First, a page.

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of the climatic variables in isolation [24,26]. For instance  found additive effects of temperature and drought stress on the fitness of the scale insect Melanaspis tenebricosa on maple trees and  showed that since 1990, forest insect damages were facilitated under warmer and drier conditions. Important insights may come from studies in regions with Mediterranean climate characterized by combination of drought and hot temperatures . A number of recent empirical studies examined interactions between combinations of climatic drivers on bark beetle outbreaks and found additive, synergistic or antagonistic effects (e.g. ). Simulations with process-based models unequivocally confirm synergies between warmer temperatures and wind damage on probability of outbreaks by bark beetles [52,53]. However, interactions between windstorm and drought seem less predictable, being either neutral (i.e. additive effects, ), positive or negative . Theoretical prediction could be even trickier when considering interactions with other climate-driven pressures like snowstorms and wild fires [54,55]. Emergent studies examining three or more drivers simultaneously show an even more complex picture. For instance , found that the occurrence of large windstorms reduced the positive effect of warming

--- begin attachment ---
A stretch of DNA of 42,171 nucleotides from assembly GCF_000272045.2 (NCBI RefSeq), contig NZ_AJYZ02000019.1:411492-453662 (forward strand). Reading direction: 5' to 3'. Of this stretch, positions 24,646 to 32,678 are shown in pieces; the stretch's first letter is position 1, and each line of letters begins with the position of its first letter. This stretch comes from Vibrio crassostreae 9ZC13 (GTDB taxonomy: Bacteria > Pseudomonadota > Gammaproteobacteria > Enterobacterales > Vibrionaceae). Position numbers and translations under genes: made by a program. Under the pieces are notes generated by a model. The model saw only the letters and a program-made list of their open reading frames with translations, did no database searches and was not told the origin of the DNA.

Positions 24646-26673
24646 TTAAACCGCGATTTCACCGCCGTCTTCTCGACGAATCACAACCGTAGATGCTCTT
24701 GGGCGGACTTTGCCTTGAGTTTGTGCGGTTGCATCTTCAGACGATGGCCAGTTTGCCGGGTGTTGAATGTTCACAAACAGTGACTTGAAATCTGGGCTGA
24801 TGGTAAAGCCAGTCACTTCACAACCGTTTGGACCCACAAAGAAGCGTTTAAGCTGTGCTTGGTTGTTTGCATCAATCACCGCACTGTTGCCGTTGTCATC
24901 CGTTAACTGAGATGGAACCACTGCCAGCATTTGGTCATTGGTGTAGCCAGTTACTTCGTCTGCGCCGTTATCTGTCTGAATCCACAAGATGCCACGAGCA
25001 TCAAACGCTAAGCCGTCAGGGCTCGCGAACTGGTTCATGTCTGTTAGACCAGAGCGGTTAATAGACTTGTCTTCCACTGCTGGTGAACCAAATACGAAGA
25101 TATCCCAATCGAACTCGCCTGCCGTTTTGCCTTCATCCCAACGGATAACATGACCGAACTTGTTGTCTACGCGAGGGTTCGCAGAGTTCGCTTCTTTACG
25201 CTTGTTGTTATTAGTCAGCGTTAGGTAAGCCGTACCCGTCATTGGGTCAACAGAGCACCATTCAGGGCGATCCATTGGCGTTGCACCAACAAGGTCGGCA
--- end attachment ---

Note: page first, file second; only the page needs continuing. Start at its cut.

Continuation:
temperatures and rainfall deficit on bark beetle Ips typographus in Europe, indicating the lack of positive synergy among outbreak drivers. Using process-based models , have shown that tree mortality under the concurrent disturbance regime scenario including fire, insects, wind and forest management could be less than the sum of single disturbances, providing evidence of significant negative feedbacks among disturbance under climate change. The underlying mechanisms of interactive effects of climatic drivers on forests pests often involve changes in host plant quality. For instance, negative drought-windthrow interactions are observed in case of severe water stress directly affecting tree mortality, or drying out fallen trees, thus reducing the amount and quality of breeding substrate for bark beetles. While effects of individual climatic variables on host plant chemistry are relatively well understood, combined effects of different climatic factors often have more complex effects . For instance, a meta-analysis by  revealed that while changes in some plant chemicals such as nitrogen and phenolics in leaves of angiosperms in response to eCO2 do not depend on temperature, responses to CO2 of other plant compounds such as non-structural carbohydrates, phenolics and
Nutritional quality and defenses
forest insect damage
Voltinism survival synergy